2002-08-02 - Whatever Happened to Responsibility?
1 John 1:8-9 If we say that we have no sin, we are deceiving ourselves and the truth is not in us. If we confess our sins, He is faithful and righteous to forgive us our sins and to cleanse us from all unrighteousness. (NASBible: 1995 update.)
Have you heard? A man is suing a fast-food restaurant because he holds them responsible for his weight gain. He seems to conveniently overlook the fact that what he ate, and how much, were no one's decision but his own.
A woman flees the police at a high rate of speed, with three children in the car. For all they know, the children have been kidnapped. There is a horrible accident and an innocent bystander is killed. The police are blamed, and for sure, they have to be judicious about chases. But somehow the media hones in on chase policies, and barely mentions that the woman, who turned out to have thirty stolen credit cards, was endangering her children and holds a share of the respsonsibility.
Whatever happened to personal responsibility? As 1 John 1:8 shows, God holds each of us accountable for our own sins. It's easier to blame it on someone else. Then we don't have to do anything about it, and who knows -- maybe we can even earn a few bucks out of the whole deal! But we can't restore our relationship with God that way.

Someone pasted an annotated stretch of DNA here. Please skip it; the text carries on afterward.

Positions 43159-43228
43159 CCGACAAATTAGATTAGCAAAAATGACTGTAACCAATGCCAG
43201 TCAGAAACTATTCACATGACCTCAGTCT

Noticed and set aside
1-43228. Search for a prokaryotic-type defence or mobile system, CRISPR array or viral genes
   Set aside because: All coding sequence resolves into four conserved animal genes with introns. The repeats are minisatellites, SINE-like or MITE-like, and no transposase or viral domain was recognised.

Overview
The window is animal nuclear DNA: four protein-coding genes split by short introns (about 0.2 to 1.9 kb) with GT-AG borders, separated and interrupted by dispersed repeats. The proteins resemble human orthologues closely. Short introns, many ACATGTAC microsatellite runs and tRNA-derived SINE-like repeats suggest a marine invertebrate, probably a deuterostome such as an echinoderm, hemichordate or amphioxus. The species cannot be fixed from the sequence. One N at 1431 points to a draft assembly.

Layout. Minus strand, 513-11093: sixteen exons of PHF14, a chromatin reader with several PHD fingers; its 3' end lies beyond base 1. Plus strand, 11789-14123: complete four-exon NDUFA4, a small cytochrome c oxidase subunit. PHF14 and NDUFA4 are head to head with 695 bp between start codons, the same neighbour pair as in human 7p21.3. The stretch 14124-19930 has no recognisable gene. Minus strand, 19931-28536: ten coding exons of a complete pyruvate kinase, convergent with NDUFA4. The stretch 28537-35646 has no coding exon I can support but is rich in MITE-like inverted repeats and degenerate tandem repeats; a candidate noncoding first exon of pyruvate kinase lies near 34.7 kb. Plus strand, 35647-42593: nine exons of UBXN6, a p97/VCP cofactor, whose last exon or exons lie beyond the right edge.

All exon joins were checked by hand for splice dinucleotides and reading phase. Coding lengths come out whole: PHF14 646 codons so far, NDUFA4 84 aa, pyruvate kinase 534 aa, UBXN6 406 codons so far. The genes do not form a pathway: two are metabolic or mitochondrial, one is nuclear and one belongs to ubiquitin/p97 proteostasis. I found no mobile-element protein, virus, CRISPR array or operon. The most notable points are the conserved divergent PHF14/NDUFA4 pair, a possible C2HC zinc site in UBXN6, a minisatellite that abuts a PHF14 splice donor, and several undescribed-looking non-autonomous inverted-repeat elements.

As verse 9 reminds us, we also need to confess our sins. But God doesn't give us a "carte blanche" forgiveness policy. We have to truly be repentant. Sometimes we are sorry for being caught, or sorry for the consequences of our sins. But are we truly sorry that we sinned against God or hurt someone?
The man very well could win his lawsuit; that will be decided by a jury -- and it's not without precedent. But he's not going to learn what he needs to. He's not going to grow into the person God wants him to be, nor will he overcome his problem -- if he isn't willing to accept his own part. I have nothing against overweight people; I have struggled with weight at times, myself, and I know weight loss can be arduous! But I would never blame my favorite restaurant, as no one held a gun to my head and forced me to eat Trout Amandine.
If we are going to mature as Christians, we need to accept our own responsibilities for our sins and mistakes. Not only is it the godly thing to do; it's "for our own good." Playing the "Blame Game" is counterproductive to problem-solving. If a parent blames his children for his abusive anger outbursts, he isn't going to tame his temper. If a woman blames her family for her speeding (they were running behind and she had to rush), she will likely get more tickets in the future - and it won't help her in court, either.
It's easier to blame someone else. It is painful to admit we are responsible for mistakes (especially costly ones); it is for me! But we won't be "the best we can be" until we do that.